Salmon Arm  

Water rate increases top of mind for Chase residents at village budget open house

Frustrated by water rates

Several dozen residents attended the Village of Chase budget discussion open house on Wednesday evening, and many left still frustrated by recent water and sewer rate increases.

Recent water rate increases and the addition of a minimum consumption rate has caused discontent among community members. A large number of failing water meters seems to be exacerbating the problem.

Chase resident Megan Stratikopoulos said the changes to water rates have been a huge shock to the community.

“I think it's a big hit to the community and it's a small community,” Stratikopoulos said. “You want to keep people here, I like it here, but it's pretty hard to swallow a change like this.

“And while I fully believe that this change is needed, I just think something could have happened a lot sooner to help ease this."

Inside the Chase Community Centre, village staff had three stations set up with slide shows displaying information about different sections of the budget.

One area was set up for planning and infrastructure, another showed information for water and sewage, and another showed the overall 2024 budget picture.

Staff members were present to answer questions and discuss the information that was presented. The mayor and four councillors were on hand having discussions with residents in small groups, and a budget feedback form was also available for attendees.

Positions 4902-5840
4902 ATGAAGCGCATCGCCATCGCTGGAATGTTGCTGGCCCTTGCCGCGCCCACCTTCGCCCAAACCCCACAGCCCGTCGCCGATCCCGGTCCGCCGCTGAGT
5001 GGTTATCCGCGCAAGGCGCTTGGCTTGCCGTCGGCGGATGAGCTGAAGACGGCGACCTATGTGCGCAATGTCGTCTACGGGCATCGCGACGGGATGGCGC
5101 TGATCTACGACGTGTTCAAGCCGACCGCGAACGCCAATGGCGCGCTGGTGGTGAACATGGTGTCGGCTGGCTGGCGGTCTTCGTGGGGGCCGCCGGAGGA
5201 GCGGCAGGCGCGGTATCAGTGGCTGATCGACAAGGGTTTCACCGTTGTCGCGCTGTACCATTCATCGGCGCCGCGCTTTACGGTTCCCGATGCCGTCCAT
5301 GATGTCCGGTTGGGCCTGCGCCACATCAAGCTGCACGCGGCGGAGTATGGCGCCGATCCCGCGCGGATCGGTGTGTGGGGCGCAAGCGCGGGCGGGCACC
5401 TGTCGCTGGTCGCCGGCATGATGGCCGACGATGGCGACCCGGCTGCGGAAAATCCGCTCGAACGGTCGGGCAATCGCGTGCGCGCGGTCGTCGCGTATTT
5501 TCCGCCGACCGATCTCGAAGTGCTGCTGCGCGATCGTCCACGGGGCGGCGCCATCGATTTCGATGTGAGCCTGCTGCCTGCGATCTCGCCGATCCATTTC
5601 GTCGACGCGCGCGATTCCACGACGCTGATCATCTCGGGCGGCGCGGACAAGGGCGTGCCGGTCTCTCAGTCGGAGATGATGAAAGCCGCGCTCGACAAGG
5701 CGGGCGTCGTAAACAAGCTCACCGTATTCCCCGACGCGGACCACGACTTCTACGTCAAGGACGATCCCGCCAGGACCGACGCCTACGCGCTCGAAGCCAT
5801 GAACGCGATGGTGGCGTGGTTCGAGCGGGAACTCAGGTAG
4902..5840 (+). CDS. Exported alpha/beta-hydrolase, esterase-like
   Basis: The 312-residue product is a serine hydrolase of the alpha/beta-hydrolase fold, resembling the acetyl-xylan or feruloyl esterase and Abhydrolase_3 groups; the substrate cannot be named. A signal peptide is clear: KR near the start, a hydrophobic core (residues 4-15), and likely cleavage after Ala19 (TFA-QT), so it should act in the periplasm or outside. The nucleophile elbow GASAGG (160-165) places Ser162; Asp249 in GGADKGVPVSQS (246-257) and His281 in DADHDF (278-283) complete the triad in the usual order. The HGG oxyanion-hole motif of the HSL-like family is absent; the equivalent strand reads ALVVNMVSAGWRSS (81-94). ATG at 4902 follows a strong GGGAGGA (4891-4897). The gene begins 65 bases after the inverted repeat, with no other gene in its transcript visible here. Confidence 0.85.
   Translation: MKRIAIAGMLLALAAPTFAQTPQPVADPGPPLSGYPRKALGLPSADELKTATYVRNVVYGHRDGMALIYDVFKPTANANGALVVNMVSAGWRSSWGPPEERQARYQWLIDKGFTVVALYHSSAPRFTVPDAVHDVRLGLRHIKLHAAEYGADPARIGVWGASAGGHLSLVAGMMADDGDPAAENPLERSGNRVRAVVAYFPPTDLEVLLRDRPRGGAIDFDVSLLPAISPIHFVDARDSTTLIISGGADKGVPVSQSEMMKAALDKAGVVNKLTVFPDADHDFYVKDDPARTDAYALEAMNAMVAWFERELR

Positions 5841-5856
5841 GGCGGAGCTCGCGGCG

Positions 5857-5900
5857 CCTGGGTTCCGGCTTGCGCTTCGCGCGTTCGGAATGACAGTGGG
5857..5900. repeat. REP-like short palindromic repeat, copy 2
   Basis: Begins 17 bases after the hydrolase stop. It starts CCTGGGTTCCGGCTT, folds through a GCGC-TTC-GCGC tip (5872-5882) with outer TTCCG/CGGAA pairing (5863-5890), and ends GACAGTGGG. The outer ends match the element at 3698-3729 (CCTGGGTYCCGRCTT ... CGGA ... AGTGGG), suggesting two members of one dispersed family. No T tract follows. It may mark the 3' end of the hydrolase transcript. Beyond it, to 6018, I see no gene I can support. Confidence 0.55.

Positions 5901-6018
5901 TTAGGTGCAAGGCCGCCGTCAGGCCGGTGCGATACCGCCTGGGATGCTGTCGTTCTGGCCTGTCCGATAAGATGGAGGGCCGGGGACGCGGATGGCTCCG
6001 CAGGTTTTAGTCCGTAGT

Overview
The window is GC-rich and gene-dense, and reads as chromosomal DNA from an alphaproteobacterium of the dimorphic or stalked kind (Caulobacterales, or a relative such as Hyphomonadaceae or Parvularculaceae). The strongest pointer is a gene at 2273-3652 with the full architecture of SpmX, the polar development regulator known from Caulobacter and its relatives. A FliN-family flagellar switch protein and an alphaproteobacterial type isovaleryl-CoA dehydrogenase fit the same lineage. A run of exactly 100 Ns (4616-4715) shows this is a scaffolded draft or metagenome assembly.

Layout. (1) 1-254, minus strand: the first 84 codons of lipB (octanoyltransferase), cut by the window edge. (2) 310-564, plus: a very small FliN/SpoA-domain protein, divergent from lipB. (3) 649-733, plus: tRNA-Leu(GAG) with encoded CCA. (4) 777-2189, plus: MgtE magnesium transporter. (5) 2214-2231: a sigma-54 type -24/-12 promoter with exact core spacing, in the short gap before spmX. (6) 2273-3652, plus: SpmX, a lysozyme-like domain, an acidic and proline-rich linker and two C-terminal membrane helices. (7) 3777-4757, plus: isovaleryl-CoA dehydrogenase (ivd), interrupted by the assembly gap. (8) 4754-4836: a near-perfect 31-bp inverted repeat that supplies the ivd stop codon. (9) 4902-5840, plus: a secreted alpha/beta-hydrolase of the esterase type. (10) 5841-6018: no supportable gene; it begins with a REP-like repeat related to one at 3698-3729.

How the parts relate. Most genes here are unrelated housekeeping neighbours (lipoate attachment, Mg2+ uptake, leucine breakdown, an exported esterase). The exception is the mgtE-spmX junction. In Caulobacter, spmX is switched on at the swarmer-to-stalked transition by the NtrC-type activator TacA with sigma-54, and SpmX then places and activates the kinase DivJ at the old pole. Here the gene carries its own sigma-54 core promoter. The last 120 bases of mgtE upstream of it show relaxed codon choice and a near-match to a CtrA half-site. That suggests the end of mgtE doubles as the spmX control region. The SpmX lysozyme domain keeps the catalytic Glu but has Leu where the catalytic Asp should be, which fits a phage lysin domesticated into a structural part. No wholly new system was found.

Coun. Jane Herman acknowledged the event format was different from what some people expected.

“Well, I think people were a bit disappointed in the format, which I thought was going to be excellent,” Herman said.

“I thought the three stations dealing with capital, water and sewer and the budget would be a great time for people to read everything and ask questions about it. But it seemed like people wanted a meeting.”

“We'll see tomorrow on social media how it went,” she added.

'We have to bite the bullet'

Water and sewage rates seemed to be the main issue on most attendees' minds.

“The water has been the thing that we've heard the most about, but we have not raised water rates for years and what we were collecting was not even paying for the water delivery and the infrastructure stuff,” Herman said.

“So it's time that we have to bite the bullet and make it pay for itself.”

The Chase water system has been operating with an average deficit of about $200,000 every year for the past several years, and the rate increases are aimed at fixing that. With the rate increases, the water system is budgeted to have a modest surplus of $57,800.

Herman said she hoped the event helped people understand the importance of infrastructure.

“I think what I hope that people leave here realizing is that all of our infrastructure is the most important thing that we have to protect, and we have to look after it,” Herman said.

“We have to pay for our loans and our sewer and our water. I mean, we couldn't exist without it.”

A few Chase residents were waiting by the exit gathering signatures for a petition to request the minimum consumption flat rate to be repealed, and that the cubic rate increase be reviewed with the goal of implementing smaller increases spread over several years.

The petition form claimed that the addition of the flat rate consumption charges added up to a 70 per cent increase for single seniors living on a fixed income.

Chase village council is scheduled to hold its next regular meeting on March 12 at 4 p.m., and public feedback on the budget is expected to be a major topic of discussion.



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